The power dynamic will not shift overnight, but the newly announced launch of Google Fiber in the tech-savvy gulch that is Austin, Texas, has legacy cable operators shaking in their boots. And with good reason.
On paper, literally everything about Google Fiber makes standard digital-cable service look like something that was cobbled together by members of a lesser phylum. Boasting gigabit download/upload speeds (up to 1,000 Megabits per second), Google’s connectivity is roughly 70 times faster than Time Warner Cable’s standard 15 Mbps plan.
Google Fiber TV is just as head spinning, allowing subscribers to record up to eight programs simultaneously while offering two terabytes of storage, on par with the capacity of DISH Network’s Hopper.
When Google Fiber late last year began transforming Kansas City into the nation’s sole “no-buffering zone,” incumbent Time Warner Cable established a hotline for locals to report tips and rumors about the construction effort. To sweeten the pot, TWC rewarded select members of its spy network with $50 gift certificates.
TWC is by far the dominant operator in the Austin DMA, which boasts 705,280 TV households. The MSO serves approximately 50 percent of Austin’s pay-TV subs, followed by DirecTV (18 percent), DISH Net (17 percent) and relative newbie AT&T U-verse (15 percent).
For all of TWC’s justifiable paranoia, it’s worth noting that no cable overbuilder has ever proved to be a financial success. “While residents and area businesses will undoubtedly be delighted, investors will need to be mindful of the costs associated with the company’s strategies,” said Pivotal Research Group analyst Brian Wieser. “Google is ‘protecting the moat’ around its paid search business by spending hundreds of millions—and eventually billions?—on Google Fiber. While I don’t doubt that the consumer experience will be a highly desirable one, [this appears to be a] margin-eroding strategy.”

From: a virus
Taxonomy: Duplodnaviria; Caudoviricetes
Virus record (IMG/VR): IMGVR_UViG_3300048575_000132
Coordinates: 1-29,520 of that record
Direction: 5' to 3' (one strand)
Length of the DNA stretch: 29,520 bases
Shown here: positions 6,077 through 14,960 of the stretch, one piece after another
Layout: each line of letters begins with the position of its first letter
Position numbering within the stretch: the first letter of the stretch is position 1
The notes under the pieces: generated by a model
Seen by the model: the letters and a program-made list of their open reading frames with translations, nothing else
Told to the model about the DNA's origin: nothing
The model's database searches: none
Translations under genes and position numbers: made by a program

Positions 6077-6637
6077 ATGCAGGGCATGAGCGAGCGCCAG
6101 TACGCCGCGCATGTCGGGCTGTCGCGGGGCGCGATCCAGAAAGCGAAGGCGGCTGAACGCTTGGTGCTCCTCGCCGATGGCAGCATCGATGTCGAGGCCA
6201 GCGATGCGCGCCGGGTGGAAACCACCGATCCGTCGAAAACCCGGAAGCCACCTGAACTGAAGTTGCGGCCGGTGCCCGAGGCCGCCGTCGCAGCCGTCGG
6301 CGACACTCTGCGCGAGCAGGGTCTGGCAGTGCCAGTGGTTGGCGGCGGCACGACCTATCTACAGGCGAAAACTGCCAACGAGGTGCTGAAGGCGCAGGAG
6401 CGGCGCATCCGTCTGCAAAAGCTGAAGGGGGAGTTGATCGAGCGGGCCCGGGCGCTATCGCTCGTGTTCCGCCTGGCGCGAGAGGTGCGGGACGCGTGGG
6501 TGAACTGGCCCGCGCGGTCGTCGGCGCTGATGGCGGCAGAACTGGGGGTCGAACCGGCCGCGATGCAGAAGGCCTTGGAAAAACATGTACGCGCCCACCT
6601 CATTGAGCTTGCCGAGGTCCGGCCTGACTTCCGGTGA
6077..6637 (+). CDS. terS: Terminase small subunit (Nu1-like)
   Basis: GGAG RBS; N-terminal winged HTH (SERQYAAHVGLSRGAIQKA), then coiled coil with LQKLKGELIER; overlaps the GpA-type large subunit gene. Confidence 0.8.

That may prove to be the case, but the Masters of the Universe have sat up and taken notice. At around the same time the K.C. rollout got underway in earnest, Boston-based institutional investor FMR LLC scooped up an eye-popping $11.6 billion in Google Class A shares.
“As Google works out the kinks, it appears set for faster growth” in Kansas City, said BTIG analyst Rich Greenfield, adding that the fact that Austin owns its own electric utility will go a long way toward eliminating third-party interference.
Bottom line is, with $48.1 billion in cash on its balance sheet, Google perhaps can afford to wait as much as 10 years for a return on its initial investment.
As for future deployments, only time will tell. Eighteen months elapsed between the time K.C. was named the first Google Fiber city and installations began.